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National CrossTalk Summer 1999
News Editorial Other Voices Interview

News
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News From The Center

ALTHOUGH HIGHER education is enjoying prosperous times, they are not likely to last, Harold A. Hovey, president of State Policy Research, Inc., warns in a paper recently published by the National Center for Public Policy and Higher Education.

"The last five years have been about as good as it gets in state funding of higher education," Hovey writes in a report titled "State Spending for Higher Education in the Next Decade."

State appropriations have increased more than the inflation rate; tuition has been frozen in some states and reduced in others; new campuses have been built or planned and new state scholarship programs have been started.

But "the national budget projections suggest that this environment will not continue," Hovey says. Simply to maintain the current level of services, "state support needs to increase by nearly six percent a year in baseline projections."

For most states, this would mean either raising taxes substantially or favoring higher education over competing public service demands, such as elementary and secondary education, health, welfare and prisons. Hovey does not believe either of these possibilities is likely.

"If extraordinarily good times were followed by normal times, it might be possible for states to make fiscal adjustments in less than a crisis environment," Hovey writes. "However, extraordinarily good times are usually followed by corrections in the private economy called recessions. When they occur, states often are caught in a situation where their budgets are hugely out of balance."

And when that happens, higher education is vulnerable because it is the largest discretionary spending item in most state budgets.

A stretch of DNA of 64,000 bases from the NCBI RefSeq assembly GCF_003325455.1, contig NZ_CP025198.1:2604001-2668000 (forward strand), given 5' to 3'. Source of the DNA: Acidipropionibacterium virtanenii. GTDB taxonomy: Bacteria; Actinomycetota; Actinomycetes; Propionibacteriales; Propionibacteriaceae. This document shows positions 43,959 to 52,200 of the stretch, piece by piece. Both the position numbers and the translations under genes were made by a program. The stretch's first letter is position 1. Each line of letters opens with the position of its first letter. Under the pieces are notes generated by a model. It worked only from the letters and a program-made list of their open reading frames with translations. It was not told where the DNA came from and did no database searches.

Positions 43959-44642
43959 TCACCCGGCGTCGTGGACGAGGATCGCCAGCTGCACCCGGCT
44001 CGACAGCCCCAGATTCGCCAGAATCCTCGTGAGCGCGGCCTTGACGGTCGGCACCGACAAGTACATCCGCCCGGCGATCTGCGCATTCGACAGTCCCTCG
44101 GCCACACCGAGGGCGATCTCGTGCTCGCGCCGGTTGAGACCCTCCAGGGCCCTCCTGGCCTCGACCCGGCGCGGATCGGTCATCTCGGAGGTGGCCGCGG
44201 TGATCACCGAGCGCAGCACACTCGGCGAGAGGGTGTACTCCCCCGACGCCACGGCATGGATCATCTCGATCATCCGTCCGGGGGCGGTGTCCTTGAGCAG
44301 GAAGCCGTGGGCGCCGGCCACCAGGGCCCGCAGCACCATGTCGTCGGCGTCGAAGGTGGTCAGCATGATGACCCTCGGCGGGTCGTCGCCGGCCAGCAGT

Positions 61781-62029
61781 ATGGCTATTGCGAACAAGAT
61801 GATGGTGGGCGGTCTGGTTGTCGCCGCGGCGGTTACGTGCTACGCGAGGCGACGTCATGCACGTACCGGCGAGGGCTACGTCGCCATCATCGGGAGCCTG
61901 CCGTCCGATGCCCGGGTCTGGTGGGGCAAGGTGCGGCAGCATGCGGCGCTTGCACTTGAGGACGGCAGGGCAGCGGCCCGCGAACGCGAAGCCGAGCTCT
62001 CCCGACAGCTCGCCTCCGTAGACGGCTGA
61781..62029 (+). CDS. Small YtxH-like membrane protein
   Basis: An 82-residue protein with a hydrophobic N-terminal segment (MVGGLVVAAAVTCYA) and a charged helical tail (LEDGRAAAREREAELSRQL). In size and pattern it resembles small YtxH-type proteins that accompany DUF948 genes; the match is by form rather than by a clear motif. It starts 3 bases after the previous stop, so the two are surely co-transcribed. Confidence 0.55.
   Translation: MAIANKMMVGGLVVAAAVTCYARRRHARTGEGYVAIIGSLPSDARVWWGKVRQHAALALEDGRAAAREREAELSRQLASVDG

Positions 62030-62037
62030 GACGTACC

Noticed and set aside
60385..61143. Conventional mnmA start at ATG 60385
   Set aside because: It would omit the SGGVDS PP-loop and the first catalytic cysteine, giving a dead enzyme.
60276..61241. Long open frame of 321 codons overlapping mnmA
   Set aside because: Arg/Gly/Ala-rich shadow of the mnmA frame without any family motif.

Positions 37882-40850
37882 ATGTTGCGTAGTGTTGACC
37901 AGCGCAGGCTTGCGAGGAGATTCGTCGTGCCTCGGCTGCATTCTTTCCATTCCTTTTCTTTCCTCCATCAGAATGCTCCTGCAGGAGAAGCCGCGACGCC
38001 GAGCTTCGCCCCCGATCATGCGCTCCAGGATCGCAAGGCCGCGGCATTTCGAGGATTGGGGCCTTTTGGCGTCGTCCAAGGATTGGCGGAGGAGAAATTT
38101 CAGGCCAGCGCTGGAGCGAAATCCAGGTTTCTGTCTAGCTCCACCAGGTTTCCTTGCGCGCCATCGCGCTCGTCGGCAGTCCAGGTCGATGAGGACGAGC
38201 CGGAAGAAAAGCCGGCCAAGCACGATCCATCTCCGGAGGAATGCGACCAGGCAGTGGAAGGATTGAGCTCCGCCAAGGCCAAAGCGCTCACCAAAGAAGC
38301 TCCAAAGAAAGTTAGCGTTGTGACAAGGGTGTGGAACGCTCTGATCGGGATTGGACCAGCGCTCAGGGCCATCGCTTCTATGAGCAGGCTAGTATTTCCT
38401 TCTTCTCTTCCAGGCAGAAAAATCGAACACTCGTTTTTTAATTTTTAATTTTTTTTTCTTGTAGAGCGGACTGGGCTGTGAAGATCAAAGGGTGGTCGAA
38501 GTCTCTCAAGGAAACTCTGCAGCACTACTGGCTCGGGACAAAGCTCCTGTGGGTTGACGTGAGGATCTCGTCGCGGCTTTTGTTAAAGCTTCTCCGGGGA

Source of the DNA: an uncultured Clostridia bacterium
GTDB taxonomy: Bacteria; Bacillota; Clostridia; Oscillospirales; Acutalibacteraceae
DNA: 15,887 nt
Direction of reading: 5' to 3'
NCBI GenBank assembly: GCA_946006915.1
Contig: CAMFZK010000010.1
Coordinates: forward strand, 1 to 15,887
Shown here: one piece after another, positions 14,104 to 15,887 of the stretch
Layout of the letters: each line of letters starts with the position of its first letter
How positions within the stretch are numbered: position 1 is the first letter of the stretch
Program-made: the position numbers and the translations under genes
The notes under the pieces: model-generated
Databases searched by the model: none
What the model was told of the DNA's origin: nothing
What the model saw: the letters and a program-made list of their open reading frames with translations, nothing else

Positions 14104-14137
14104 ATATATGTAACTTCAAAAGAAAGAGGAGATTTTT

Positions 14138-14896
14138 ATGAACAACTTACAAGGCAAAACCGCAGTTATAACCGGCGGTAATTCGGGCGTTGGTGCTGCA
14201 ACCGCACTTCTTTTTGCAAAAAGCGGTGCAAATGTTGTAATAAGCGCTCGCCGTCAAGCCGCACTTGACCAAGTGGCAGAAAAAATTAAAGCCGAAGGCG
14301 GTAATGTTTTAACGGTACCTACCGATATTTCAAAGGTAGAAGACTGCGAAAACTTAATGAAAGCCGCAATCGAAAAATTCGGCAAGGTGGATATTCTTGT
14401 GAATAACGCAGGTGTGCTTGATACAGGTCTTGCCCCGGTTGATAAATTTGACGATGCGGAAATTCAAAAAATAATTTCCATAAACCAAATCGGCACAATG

Higher education's share of state spending has been declining in recent years, Hovey says, in part because governors and state legislatures tend to think that public colleges and universities have more fiscal flexibility than most state agencies. For instance, in most states they can raise tuition to soften the impact of budget cuts.

Sharp increases in the cost of Medicaid and state corrections systems in the late 1980s and early '90s also have cut into higher education spending. "Their gains had to come at the expense of other programs," the paper states.

"The currently relatively generous increases in state support of higher education do not reflect changes in patterns and practices of state budgeting," Hovey concludes. "They only reflect the standard response to extraordinarily strong fiscal conditions. They will disappear when those fiscal conditions disappear. Both will disappear soon."

In a second paper published this summer -- "All One System: A Second Look" -- Harold L. Hodgkinson examines the relationships between higher education and the public schools.

When Hodgkinson, who is director of the Institute for Educational Leadership's Center for Demographic Policy, first studied this issue in 1985, he found that "people in one segment of the educational system existed in almost total disregard of the efforts of all the other segments."

Fourteen years later, "things are beginning to shift slightly," Hodgkinson writes in the introduction to his "second look." There is a lot more discussion about the need for cooperation between elementary and secondary schools on the one hand and colleges and universities on the other, he finds, but few specific steps have been taken to bring about that collaboration.

The Hodgkinson paper is the first in a series of K-16 publications co-sponsored by the National Center for Public Policy and Higher Education and the Institute for Educational Leadership.
A second paper, written by P. Michael Timpane, senior advisor for educational policy at RAND and former president of Teachers College, Columbia University, will be published this fall.

The Center also recently published a report on higher education policy in the state of South Dakota, the first in a planned series of state case studies. The report was written by Mario Martinez, assistant professor in the Department of Educational Management and Development at New Mexico State University.

The Hovey paper and the Martinez report on South Dakota are available on the World Wide Web (http:/www.higher education.org) or by fax from the San Jose office of the National Center for Public Policy and Higher Education, (408) 271-2697. The Hodgkinson publication is available for $15 per copy and can be ordered by sending e-mail, fax or a letter to The Institute for Educational Leadership, 1001 Connecticut Avenue, Suite 310, Washington, DC, 20036. Telephone: (202) 822-8405; fax: (202) 872-4050; e-mail: iel@iel.org.

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